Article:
Other comments on this day's readings can be found here.
Reading 1 - 2Samuel 11
When I was growing up, "adultery" was a word one whispered. Today the word is "affair", and it is a subtle yet revealing change. "Affair" has an air of mystery about it, and romance, and excitement. Radio, television, movies, books -- all of the media -- assume or encourage the affair. It is easy to fall into the trap: everyone is doing it, so it must be okay. Unless, of course, you believe in keeping the laws of God.
For whatever reason, keeping the seventh commandment is becoming more difficult for more and more Christians. In fact, Allan Petersen begins his new book, "The Myth of the Greener Grass", with a question: "Is anyone faithful Any more?" And it's a good question. He writes that in his 38 years of traveling ministry he has counseled pastors, pastors' wives, missionaries, Sunday school teachers, Christian counselors, and church members who reflect the increasing incidence of extramarital affairs among professing Christian people. There is a "tendency to find reasons to support this behavior, even though those reasons might be contrary to the moral and Biblical convictions we have long held."
Today we want to talk about relationships, not sin. Peterson points out the relationship of David and Bathsheba, and the results of their affair. The lessons we can learn from the story of David, a man of God who fell into sin, apply to all of us, men and women alike. Here are some of them, pointed out by Petersen:
No one, however chosen, blessed, and used of God, is immune to an extramarital affair.
Anyone, regardless of how many victories he has won, can fall disastrously.
The act of infidelity is the result of uncontrolled desires, thoughts, and fantasies.
Your body is your servant or it becomes your master.
A Christian who falls will excuse, rationalize, and conceal, the same as anyone else.
Sin can be enjoyable but it can never be successfully covered.
One night of passion can spark years of family pain.
Reading 2 - Jeremiah 15:1
"Then the LORD said to me: 'Even if Moses and Samuel were to stand before me, my heart would not go out to this people. Send them away from my presence! Let them go!' " (Jer 15:1).
"What greater discouragement could the LORD have spoken to him? If two venerable leaders of God's people in ancient days were to add their petitions in vain, what hope that Jeremiah might storm the citadels of heaven?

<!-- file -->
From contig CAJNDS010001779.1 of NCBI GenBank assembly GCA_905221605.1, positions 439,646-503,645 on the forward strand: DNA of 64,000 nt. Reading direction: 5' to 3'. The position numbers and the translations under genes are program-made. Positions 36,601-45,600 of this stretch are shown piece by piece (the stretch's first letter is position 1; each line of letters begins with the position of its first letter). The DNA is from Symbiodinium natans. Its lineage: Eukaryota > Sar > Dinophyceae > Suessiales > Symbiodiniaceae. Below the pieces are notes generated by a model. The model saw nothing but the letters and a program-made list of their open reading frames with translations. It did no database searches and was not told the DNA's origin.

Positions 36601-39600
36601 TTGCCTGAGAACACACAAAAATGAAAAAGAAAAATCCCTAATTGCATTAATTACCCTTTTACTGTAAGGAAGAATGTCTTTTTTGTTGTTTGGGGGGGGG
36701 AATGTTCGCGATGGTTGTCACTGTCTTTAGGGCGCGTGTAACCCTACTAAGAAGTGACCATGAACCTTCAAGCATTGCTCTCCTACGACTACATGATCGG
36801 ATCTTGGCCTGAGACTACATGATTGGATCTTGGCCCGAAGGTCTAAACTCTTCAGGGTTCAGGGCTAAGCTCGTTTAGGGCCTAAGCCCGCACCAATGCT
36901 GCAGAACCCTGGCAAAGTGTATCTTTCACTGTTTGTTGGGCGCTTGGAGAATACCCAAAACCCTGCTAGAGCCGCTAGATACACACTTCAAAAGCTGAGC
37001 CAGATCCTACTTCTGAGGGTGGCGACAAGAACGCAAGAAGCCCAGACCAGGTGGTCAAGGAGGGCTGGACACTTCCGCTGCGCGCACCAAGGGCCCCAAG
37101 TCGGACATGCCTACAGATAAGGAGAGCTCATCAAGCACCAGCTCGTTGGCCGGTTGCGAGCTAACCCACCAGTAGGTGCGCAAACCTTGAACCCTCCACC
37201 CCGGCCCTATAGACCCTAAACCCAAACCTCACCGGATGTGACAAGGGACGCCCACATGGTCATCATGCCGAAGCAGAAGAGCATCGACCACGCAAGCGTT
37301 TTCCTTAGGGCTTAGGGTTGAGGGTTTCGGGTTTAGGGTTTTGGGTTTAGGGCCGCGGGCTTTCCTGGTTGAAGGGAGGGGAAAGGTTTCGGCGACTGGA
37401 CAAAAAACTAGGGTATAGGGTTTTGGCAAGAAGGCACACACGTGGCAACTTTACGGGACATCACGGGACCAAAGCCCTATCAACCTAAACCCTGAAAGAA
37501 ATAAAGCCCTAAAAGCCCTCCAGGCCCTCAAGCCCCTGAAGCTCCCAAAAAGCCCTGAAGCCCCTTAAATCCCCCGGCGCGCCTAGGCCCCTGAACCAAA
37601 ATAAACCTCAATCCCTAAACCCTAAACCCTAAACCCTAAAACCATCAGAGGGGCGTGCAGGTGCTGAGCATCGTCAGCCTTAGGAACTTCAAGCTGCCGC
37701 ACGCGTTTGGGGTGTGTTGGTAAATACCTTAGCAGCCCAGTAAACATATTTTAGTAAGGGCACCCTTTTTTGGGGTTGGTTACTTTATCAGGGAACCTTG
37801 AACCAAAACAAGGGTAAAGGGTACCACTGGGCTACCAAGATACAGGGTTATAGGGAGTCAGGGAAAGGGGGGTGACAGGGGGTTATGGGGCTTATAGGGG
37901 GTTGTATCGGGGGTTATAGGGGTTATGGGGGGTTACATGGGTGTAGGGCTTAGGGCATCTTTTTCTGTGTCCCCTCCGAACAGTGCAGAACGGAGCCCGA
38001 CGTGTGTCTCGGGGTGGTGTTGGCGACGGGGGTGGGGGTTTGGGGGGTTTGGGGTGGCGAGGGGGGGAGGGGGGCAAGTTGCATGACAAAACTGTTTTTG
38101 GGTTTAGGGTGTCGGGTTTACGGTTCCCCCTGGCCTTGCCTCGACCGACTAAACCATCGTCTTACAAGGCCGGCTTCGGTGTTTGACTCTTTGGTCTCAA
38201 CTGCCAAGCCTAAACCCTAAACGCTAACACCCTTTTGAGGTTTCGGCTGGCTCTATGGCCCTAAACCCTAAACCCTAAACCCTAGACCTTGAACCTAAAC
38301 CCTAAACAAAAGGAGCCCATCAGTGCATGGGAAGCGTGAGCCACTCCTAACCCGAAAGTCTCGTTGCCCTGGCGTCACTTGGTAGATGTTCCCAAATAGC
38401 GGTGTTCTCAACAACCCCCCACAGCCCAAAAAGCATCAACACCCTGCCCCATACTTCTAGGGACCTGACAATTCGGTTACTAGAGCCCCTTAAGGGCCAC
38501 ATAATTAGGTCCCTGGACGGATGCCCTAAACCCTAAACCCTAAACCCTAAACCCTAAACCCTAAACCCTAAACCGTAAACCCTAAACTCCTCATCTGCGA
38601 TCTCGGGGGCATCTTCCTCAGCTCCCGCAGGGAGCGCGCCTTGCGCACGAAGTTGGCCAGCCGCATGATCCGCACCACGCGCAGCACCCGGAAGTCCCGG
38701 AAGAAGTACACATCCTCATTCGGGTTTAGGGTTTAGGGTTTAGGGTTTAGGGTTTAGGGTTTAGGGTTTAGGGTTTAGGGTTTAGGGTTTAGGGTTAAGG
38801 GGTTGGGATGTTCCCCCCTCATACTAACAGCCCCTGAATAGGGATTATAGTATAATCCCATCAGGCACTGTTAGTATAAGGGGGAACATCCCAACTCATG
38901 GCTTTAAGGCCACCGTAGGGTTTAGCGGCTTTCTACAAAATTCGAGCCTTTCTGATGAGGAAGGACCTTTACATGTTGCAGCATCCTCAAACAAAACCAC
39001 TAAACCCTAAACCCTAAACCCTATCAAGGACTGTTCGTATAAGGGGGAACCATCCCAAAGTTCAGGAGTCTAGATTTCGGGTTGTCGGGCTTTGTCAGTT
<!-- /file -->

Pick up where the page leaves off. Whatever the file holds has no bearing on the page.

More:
"At the apostasy of the golden calf, Moses, for all his hot anger, made long drawn-out intercession for his people, and saved them from utter dereliction (Deu 9:18-20). Again, when the exhortation of the faithful Caleb and Joshua was spurned, the people being ready to turn their backs on the Land of Promise, the prayer of Moses saved the situation (Exo 32:11,12,30-32; Num 14:13-24).
"In very different circumstances, on two occasions when the people of Israel had only Samuel to lean on in their extremity, the intercession of that prophet brought aid from heaven in thunder and in rain (1Sa 7:8-10; 12:19-25).
"But now, so serious the situation, so intense the anger of the LORD, that Moses, Samuel, and Jeremiah combined (or Noah, Daniel, and Job: Eze 14:14-20) would seek in vain to fend off the impending judgment" (Harry Whittaker, "Jeremiah" 54,55).
Reading 3 - Matthew 26:45-48
"Then he returned to the disciples and said to them, 'Are you still sleeping and resting?..."
...He sits with the sleeping disciples, as a shepherd keeping watch over his flock, quietly awaiting the coming of the band of men to arrest him. (It may be suggested that a long period, an hour or two, elapsed here while they sleep... before Jesus' "Look!" of the next verse. During the last part of this waiting, Jesus would see the approach of the arresting party, a good way off. We can know this because: (a) they came late at night, (b) with torches, (c) descending into valley from city, (d) climbing the mountain on the opposite side, toward the garden...
"Look, the hour is near, and the Son of Man is betrayed into the hands of sinners. Rise, let us go! Here comes my betrayer!'..."
...Not only does he await his persecutors and murderers, but he rises to go and meet them!
"While he was still speaking, Judas, one of the Twelve, arrived. With him was a large crowd armed with swords and clubs, sent from the chief priests and the elders of the people. Now the betrayer had arranged a signal with them: 'The one I kiss is the man; arrest him' " (Mat 26:45-48).
Why was it necessary that the Son of Man be betrayed with a kiss? There is, of course, the obvious symbolism: the deceitful treachery of a familiar friend. But, on close examination, there would appear to be a practical reason for Judas to suggest a kiss: the time set for Jesus' arrest was night, and the place a rather secluded garden. The Jews bent on taking Jesus have realized that, in the confusion of an arrest, he could slip out of their hands quite easily. The trick would be to single him out from his followers while they were still at some distance, so that -- when they fled, as it was supposed they would do -- the soldiers would know which of the shadowy figures to pursue and lay hands on. (Under normal visibility there would have been no problem identifying Jesus.) And thus the stratagem of having Judas precede the multitude, for only a member of the inner circle (so they would suppose) could get close enough to single out the leader from his followers.